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The video seems ludicrous. They fail to show that same test with a Tesla in autopilot crashing into the back of a car in manual mode. I doubt a manual driver would be able to ovoid that rear-end accident. I could be wrong, but they should demonstrate it with scientific results and facts instead of making fear-mongering promotional videos.

The video seems plausible. I mean, I regularly avoid road hazzards I cannot see until the car in front of me moves to avoid them. The key is to not be an ass and tailgate the person in front of you so you have time to react.

Ludicrous and not 100% scientifically sound are two very different things. The Tesla doesn't appear to brake at all going in, as has been the case in actual crashes. A driver may not be able to avoid any accident but almost certainly could apply brakes to some extent. That braking can be the difference between life and death.

Any human paying attention would follow the leading vehicle as it swerved. That was not at all an abrupt swerve. Also, most people know not to focus just on the leading vehicle. And to back off when the can't see around it.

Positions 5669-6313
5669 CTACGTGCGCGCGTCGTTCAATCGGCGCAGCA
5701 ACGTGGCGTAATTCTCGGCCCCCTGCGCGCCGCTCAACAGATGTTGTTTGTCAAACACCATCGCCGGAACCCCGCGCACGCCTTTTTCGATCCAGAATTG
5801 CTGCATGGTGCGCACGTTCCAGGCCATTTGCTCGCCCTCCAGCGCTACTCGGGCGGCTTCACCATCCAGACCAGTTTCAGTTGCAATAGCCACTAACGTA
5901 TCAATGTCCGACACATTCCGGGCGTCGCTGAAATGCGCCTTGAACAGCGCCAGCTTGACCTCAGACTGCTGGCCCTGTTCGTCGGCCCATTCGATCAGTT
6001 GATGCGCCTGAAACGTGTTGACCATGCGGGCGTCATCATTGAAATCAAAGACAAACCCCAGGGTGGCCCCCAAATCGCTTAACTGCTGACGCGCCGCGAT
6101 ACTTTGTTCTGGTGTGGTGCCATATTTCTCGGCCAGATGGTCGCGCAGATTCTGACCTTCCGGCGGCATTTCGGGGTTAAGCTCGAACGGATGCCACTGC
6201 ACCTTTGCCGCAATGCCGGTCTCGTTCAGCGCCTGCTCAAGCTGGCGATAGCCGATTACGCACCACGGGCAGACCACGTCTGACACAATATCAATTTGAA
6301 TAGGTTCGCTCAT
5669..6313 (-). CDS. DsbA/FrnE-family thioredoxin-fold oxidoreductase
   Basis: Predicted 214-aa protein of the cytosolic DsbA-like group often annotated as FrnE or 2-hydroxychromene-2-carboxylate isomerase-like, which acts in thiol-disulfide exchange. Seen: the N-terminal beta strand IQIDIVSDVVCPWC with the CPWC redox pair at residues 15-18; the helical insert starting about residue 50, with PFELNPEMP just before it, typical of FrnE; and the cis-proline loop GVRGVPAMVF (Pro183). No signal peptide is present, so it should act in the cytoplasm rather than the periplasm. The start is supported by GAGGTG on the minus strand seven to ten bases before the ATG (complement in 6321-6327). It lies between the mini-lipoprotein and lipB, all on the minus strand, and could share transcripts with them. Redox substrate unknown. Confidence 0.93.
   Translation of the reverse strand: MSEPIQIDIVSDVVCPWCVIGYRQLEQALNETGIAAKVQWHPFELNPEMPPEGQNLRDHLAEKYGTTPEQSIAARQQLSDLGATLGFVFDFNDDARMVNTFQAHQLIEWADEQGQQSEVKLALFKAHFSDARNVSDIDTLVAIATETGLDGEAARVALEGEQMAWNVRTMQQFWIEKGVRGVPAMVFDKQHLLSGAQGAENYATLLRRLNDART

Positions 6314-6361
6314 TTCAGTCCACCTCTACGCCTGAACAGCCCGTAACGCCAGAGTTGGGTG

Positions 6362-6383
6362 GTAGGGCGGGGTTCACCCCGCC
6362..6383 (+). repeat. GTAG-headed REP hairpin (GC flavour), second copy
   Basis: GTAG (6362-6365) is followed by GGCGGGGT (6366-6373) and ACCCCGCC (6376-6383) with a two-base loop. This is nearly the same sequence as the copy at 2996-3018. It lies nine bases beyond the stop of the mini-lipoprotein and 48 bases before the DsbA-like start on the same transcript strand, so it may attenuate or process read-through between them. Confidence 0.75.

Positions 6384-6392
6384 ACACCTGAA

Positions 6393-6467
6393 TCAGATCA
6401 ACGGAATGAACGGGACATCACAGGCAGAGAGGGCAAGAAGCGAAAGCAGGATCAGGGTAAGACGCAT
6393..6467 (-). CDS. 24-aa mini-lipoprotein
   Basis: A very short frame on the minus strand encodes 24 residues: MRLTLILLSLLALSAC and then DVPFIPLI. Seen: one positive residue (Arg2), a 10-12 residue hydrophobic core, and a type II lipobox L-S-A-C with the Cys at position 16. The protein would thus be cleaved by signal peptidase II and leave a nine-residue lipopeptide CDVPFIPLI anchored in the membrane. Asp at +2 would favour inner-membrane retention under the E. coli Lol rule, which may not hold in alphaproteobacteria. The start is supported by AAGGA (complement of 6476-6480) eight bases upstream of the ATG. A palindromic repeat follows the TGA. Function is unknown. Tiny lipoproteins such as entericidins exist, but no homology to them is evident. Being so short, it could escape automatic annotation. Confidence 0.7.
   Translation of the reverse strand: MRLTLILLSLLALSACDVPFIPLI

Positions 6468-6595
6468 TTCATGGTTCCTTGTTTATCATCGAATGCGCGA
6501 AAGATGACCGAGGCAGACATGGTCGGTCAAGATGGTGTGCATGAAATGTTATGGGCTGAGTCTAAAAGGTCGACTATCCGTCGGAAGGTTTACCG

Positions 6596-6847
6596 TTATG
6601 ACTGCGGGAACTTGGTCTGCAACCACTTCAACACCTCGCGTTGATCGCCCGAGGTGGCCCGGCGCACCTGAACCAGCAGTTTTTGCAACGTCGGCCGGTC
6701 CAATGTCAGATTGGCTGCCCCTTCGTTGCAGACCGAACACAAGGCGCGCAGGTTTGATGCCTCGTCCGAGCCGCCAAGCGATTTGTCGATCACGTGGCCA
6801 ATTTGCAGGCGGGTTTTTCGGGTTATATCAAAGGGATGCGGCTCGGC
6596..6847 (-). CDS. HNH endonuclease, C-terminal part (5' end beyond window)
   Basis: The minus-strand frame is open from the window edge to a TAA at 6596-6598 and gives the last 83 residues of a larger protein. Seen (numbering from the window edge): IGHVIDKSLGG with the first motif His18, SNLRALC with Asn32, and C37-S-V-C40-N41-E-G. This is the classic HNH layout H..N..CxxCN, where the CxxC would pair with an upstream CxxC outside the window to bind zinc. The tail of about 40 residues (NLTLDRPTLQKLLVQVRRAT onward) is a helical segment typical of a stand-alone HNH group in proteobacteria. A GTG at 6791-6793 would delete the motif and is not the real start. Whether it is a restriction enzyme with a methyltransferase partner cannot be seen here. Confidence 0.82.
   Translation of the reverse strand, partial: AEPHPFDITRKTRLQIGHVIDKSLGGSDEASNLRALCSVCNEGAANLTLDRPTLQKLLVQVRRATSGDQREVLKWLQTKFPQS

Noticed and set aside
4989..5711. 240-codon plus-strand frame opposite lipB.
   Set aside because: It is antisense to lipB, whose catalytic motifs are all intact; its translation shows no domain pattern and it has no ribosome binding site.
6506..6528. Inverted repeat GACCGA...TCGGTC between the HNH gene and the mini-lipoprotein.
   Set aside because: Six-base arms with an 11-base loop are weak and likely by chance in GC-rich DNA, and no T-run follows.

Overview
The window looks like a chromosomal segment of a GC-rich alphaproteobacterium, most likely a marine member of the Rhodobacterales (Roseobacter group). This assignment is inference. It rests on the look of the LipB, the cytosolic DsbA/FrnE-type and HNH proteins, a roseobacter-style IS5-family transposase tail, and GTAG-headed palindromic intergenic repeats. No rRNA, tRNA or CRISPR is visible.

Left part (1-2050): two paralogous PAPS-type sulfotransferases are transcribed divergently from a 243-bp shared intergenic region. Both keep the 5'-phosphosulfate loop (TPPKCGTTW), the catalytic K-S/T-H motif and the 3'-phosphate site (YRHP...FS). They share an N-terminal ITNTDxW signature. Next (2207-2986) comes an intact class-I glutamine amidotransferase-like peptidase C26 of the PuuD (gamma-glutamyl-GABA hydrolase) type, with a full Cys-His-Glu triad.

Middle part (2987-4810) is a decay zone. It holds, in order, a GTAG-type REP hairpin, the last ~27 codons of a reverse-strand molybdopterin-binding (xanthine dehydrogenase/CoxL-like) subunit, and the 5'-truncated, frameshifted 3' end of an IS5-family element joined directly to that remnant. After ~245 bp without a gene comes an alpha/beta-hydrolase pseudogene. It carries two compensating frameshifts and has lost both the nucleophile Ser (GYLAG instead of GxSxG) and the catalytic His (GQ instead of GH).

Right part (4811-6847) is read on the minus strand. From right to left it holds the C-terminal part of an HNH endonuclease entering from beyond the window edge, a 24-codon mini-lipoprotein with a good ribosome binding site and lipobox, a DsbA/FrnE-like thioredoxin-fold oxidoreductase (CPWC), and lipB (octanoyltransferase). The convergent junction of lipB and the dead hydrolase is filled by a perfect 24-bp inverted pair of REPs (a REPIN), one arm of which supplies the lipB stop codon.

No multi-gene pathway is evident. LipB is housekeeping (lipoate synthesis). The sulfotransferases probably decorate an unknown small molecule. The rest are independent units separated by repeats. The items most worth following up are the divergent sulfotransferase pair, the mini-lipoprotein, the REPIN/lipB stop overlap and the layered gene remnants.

Given the Model 3's poor stopping distance, you may unfortunately be correct that even an aware driver couldn't stop in that space.

  Car           distance (feet)
  Model 3(orig) 152
  Model 3 (new) 133
  F-150         129
  Model X       127
  Camry Hybrid  125
  F-150 Lariat  119
  Model S       118 
  Porsche P.GTS 110 - Panamera 
  Chrysler 300S 109

After Consumer Reports highlighted this, Tesla issued an OTA update, so that now the Model 3 stops in a reasonable distance consistently.

Yes, this is noted in the chart:

  Model 3 (new) 133

Wow, a Ford F-150 truck has better stopping distance? Do you have a source for this?


> In a recent test of various 2018 F-150s, Motor Trend recorded a 129-foot stopping distance for the 3.3-liter XL Supercab model, while an upscale Lariat trim made the stop in 10 fewer feet. For comparison, a Chrysler 300S tested by the same publication made the stop in 109 feet.

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